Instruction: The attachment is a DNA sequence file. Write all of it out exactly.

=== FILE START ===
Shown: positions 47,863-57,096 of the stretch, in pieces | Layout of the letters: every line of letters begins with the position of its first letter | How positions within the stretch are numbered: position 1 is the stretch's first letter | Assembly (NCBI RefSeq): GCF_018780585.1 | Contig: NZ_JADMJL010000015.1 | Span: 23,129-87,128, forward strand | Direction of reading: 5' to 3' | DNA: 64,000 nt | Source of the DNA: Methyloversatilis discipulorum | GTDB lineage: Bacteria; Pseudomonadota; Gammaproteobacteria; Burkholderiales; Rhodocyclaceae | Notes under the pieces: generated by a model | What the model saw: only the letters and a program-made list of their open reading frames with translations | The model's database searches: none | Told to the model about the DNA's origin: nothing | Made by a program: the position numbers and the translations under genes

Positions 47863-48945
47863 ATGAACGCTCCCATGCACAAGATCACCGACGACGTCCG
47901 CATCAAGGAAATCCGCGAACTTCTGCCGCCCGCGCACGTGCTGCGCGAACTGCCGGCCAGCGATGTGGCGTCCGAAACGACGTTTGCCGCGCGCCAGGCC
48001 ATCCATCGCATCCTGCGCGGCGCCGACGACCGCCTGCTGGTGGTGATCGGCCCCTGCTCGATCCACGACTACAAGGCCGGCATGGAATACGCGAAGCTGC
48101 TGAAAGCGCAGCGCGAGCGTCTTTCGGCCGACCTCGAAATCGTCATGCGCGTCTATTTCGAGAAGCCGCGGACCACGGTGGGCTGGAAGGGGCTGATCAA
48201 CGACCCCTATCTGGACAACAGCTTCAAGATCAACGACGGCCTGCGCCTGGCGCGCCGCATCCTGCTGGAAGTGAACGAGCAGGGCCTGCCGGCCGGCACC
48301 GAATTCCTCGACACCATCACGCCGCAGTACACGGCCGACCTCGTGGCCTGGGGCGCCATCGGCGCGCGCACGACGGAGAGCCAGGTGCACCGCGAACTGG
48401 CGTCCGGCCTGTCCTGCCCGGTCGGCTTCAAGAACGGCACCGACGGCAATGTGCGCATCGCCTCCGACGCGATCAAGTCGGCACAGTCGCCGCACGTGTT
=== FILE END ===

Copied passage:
Shown: positions 47,863-57,096 of the stretch, in pieces | Layout of the letters: every line of letters begins with the position of its first letter | How positions within the stretch are numbered: position 1 is the stretch's first letter | Assembly (NCBI RefSeq): GCF_018780585.1 | Contig: NZ_JADMJL010000015.1 | Span: 23,129-87,128, forward strand | Direction of reading: 5' to 3' | DNA: 64,000 nt | Source of the DNA: Methyloversatilis discipulorum | GTDB lineage: Bacteria; Pseudomonadota; Gammaproteobacteria; Burkholderiales; Rhodocyclaceae | Notes under the pieces: generated by a model | What the model saw: only the letters and a program-made list of their open reading frames with translations | The model's database searches: none | Told to the model about the DNA's origin: nothing | Made by a program: the position numbers and the translations under genes

Positions 47863-48945
47863 ATGAACGCTCCCATGCACAAGATCACCGACGACGTCCG
47901 CATCAAGGAAATCCGCGAACTTCTGCCGCCCGCGCACGTGCTGCGCGAACTGCCGGCCAGCGATGTGGCGTCCGAAACGACGTTTGCCGCGCGCCAGGCC
48001 ATCCATCGCATCCTGCGCGGCGCCGACGACCGCCTGCTGGTGGTGATCGGCCCCTGCTCGATCCACGACTACAAGGCCGGCATGGAATACGCGAAGCTGC
48101 TGAAAGCGCAGCGCGAGCGTCTTTCGGCCGACCTCGAAATCGTCATGCGCGTCTATTTCGAGAAGCCGCGGACCACGGTGGGCTGGAAGGGGCTGATCAA
48201 CGACCCCTATCTGGACAACAGCTTCAAGATCAACGACGGCCTGCGCCTGGCGCGCCGCATCCTGCTGGAAGTGAACGAGCAGGGCCTGCCGGCCGGCACC
48301 GAATTCCTCGACACCATCACGCCGCAGTACACGGCCGACCTCGTGGCCTGGGGCGCCATCGGCGCGCGCACGACGGAGAGCCAGGTGCACCGCGAACTGG
48401 CGTCCGGCCTGTCCTGCCCGGTCGGCTTCAAGAACGGCACCGACGGCAATGTGCGCATCGCCTCCGACGCGATCAAGTCGGCACAGTCGCCGCACGTGTT